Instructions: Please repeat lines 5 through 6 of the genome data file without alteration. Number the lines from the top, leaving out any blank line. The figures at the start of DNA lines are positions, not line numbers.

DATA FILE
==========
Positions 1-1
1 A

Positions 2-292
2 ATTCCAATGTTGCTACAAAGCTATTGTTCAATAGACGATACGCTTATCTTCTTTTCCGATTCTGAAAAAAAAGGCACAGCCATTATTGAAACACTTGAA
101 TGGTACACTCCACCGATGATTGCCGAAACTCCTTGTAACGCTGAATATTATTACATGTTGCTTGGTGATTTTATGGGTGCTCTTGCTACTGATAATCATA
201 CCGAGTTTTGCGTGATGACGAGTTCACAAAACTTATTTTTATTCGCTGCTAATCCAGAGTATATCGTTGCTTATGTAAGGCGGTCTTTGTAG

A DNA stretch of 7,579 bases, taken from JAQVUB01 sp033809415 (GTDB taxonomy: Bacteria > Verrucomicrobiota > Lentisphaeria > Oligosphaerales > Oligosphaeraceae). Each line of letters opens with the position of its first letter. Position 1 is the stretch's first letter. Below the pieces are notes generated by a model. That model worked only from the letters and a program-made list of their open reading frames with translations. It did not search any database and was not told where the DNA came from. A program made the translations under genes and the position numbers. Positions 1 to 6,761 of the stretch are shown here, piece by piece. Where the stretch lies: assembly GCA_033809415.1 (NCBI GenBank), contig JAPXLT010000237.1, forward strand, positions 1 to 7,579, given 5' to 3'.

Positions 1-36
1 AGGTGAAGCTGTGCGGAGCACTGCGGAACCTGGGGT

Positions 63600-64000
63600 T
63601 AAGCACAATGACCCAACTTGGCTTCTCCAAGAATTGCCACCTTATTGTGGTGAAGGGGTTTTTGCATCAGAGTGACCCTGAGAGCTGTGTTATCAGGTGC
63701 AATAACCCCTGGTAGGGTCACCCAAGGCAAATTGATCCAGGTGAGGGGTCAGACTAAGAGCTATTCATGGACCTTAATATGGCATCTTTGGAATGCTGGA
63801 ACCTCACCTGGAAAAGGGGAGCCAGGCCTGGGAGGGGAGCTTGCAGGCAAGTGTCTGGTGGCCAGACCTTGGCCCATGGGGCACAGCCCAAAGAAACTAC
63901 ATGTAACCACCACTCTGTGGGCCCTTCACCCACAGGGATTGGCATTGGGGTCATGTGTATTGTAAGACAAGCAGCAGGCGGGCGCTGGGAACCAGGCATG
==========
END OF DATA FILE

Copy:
101 TGGTACACTCCACCGATGATTGCCGAAACTCCTTGTAACGCTGAATATTATTACATGTTGCTTGGTGATTTTATGGGTGCTCTTGCTACTGATAATCATA
201 CCGAGTTTTGCGTGATGACGAGTTCACAAAACTTATTTTTATTCGCTGCTAATCCAGAGTATATCGTTGCTTATGTAAGGCGGTCTTTGTAG